The novel contains many examples of ideology, from the tamer, ingratiating ideology of Booker T.
Washington subscribed to at the narrator’s college to the more violent, separatist ideology voiced by Ras the Exhorter.
It sought to overthrow the Republican state governments in the South during the Reconstruction Era, especially by using violence against African American leaders.
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The novel implies that life is too rich, too various, and too unpredictable to be bound up neatly in an ideology; like jazz, of which the narrator is particularly fond, life reaches the heights of its beauty during moments of improvisation and surprise.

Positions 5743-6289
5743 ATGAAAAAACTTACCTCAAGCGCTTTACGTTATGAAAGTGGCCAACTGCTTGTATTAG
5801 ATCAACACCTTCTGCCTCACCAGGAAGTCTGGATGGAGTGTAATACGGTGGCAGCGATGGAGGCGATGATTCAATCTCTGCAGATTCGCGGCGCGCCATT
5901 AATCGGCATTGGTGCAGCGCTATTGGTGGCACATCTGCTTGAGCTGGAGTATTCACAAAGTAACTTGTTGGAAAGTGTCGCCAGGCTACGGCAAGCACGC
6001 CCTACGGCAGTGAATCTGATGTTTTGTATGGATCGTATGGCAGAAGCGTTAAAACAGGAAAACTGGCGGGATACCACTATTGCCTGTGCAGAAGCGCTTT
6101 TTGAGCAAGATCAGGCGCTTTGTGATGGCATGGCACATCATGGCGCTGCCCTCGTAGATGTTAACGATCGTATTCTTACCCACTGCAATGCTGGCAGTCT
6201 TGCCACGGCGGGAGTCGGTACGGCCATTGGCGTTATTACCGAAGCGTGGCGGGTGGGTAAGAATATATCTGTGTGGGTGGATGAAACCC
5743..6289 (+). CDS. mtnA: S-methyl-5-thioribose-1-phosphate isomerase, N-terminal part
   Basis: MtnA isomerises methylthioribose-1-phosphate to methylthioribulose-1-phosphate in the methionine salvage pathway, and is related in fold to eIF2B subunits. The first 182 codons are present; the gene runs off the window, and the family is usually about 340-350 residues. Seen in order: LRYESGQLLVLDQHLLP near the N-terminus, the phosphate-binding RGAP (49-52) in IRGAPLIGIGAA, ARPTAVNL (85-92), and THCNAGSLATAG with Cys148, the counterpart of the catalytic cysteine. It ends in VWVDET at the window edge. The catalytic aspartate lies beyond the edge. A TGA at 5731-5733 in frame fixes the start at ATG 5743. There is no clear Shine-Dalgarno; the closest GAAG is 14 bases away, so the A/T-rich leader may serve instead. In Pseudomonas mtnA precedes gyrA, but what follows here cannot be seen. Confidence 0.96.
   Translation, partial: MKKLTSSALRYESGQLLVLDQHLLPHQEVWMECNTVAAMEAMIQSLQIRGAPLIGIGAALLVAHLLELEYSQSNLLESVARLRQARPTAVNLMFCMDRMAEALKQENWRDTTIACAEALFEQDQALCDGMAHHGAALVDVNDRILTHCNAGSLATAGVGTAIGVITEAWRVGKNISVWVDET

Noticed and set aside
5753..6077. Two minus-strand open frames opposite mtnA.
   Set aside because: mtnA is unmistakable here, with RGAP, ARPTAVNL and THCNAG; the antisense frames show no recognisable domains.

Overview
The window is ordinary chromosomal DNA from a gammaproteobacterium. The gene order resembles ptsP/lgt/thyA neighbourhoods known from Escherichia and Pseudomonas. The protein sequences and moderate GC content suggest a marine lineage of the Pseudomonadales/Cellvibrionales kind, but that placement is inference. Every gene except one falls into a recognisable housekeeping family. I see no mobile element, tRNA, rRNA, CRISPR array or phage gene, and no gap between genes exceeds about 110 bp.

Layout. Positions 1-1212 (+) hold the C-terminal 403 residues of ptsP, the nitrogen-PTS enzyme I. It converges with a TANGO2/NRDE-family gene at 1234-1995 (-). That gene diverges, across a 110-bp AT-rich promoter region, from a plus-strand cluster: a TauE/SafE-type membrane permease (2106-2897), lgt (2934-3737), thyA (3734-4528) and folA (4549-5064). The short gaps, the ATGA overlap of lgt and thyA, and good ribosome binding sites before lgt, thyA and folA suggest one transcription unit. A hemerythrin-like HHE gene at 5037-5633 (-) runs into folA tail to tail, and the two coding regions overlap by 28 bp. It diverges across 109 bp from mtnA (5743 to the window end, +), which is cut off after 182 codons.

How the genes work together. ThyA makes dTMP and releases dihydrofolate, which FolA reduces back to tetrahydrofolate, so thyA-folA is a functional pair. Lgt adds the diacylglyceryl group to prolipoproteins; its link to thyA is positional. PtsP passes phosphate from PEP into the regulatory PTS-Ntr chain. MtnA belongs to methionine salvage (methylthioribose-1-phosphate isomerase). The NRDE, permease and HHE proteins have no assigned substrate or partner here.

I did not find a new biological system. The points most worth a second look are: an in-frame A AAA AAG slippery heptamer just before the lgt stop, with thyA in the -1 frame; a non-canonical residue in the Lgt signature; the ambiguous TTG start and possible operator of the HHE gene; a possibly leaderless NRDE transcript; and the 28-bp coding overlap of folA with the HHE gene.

The narrator is not the only African American in the book to have felt the limitations of racist stereotyping.
Although the narrator initially embraces his invisibility in an attempt to throw off the limiting nature of stereotype, in the end he finds this tactic too passive.
He determines to emerge from his underground “hibernation,” to make his own contributions to society as a complex individual.
Although all of these conceptions arise from within the black community itself, the novel implies that they ultimately prove as dangerous as white people’s racist stereotypes.